As he goes about the business of his day, Bloom doesn't want to think about Boylan's four o'clock appointment with Molly to bring her the program for their singing tour. "Tenors get women by the score" (U 11.686). Haha. But he keeps glimpsing him: "Straw hat in sunlight. Tan shoes. Turned up trousers. It is. It is" (U 8.1168). Who it is is Boylan, as the hat always indicates: "a gay hat riding on a jauntingcar. It is. Third time. Coincidence" (U 11.302). Is it really a coincidence that Blazes happens to be "wearing a straw hat very dressy, bought of John Plasto, of number one Great Brunswick street, hatter"? (U 11.882–83). There are no coincidences in Joyce's "retrospective arrangement" (U 6.150, 10.783, 11.798, 14.1044, 15.443, 17.1907). Everything connects, including the hats. Although Boylan wears a stylish new boater, it isn't necessarily "high grade." It could be one of those cheap straw hats that were called "throwaways" (Steinberg 230). Add Boylan's hat to the novel's Throwaway/throwaway motif. There are no throw-away lines in Ulysses. Everything is significant. The hat reflects the man. Boylan's character is low grade: "Worst man in Dublin" (U 5.92). So is his music: "He can't sing for tall hats" (U 11.687–88). Bloom can't understand how Molly would be attracted to "a type like that" (U 6.202). Shakespeare defined the type in Much Ado About Nothing: "He wears his faith but as the fashion of his hat."34
At 11:00 a.m., Bloom attends the funeral of Paddy Dignam: "As decent a little man as ever wore a hat" (U 6.303). Although the Homeric parallel [End Page 11] of this episode is to Odysseus's descent into Hades, Joyce's skeptical humor has more in common with the voyages to the underworld in Lucian's comic dialogues. In one of Lucian's Dialogues of the Dead, Diogenes tells Pollux to return to life with a message for Menippus the Cynic: "Tell him that Diogenes says, 'Menippus, if you've had enough of poking fun at things up there, come on down here; there's much more to laugh at.'"35 Bloom is a kind of Diogenes looking for an honest joke. Bakhtin cites Lucian's "image of Menippus laughing in the kingdom of the dead" as a source of Renaissance comedy (69). The one-liners of Bloom, the cynic, about religion provide a comic monologue on the service:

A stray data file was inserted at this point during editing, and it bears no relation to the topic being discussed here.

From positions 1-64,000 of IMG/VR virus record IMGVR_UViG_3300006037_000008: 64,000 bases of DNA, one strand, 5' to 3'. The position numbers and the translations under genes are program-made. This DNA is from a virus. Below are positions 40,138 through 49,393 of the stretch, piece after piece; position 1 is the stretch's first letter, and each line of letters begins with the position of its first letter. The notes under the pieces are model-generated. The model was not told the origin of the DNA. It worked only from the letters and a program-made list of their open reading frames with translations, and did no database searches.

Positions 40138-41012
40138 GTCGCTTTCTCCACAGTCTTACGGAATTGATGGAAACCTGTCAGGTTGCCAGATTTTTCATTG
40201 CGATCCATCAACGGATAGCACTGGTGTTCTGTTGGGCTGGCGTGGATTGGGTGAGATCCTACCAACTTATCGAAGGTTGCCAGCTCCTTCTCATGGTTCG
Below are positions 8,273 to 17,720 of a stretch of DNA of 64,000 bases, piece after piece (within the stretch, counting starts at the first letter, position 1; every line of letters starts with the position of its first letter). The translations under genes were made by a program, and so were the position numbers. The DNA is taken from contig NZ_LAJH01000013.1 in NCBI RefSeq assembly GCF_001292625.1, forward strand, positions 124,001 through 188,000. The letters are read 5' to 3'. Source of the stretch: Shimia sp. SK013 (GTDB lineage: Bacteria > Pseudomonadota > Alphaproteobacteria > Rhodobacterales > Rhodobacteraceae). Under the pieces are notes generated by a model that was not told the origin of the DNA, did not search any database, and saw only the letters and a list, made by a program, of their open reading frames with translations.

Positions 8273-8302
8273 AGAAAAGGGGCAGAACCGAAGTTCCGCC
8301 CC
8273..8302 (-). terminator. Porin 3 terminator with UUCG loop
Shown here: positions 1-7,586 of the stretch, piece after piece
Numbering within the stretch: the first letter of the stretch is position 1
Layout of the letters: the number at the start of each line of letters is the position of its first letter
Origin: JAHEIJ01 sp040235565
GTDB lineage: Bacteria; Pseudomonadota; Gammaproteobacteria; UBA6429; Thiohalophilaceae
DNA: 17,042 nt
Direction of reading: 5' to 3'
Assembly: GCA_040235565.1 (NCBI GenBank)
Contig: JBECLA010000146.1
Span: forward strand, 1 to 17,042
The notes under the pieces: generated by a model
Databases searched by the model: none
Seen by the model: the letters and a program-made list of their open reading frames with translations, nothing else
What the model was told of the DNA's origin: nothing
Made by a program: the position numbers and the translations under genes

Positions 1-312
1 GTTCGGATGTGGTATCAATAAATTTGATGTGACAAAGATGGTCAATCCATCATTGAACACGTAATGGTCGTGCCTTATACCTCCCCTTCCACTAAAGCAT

Mr. Kernan said with solemnity:
—I am the resurrection and the life. That touches a man's inmost heart.
—It does, Mr. Bloom said.
Your heart perhaps but what price the fellow in the six feet by two with his toes to the daisies? No touching that. Seat of the affections. Broken heart. A pump after all, pumping thousands of gallons of blood every day. One fine day it gets bunged up and there you are. Lots of them lying around here: lungs, hearts, livers. Old rusty pumps: damn the thing else. The resurrection and the life. Once you are dead you are dead. That last day idea. Knocking them all up out of their graves. Come forth, Lazarus! And he came fifth and lost the job." Last day! Then every fellow mousing around for his liver and his lights and the rest of his traps. Find damn all of himself that morning. Pennyweight of power in a skull.(U 6.669–81)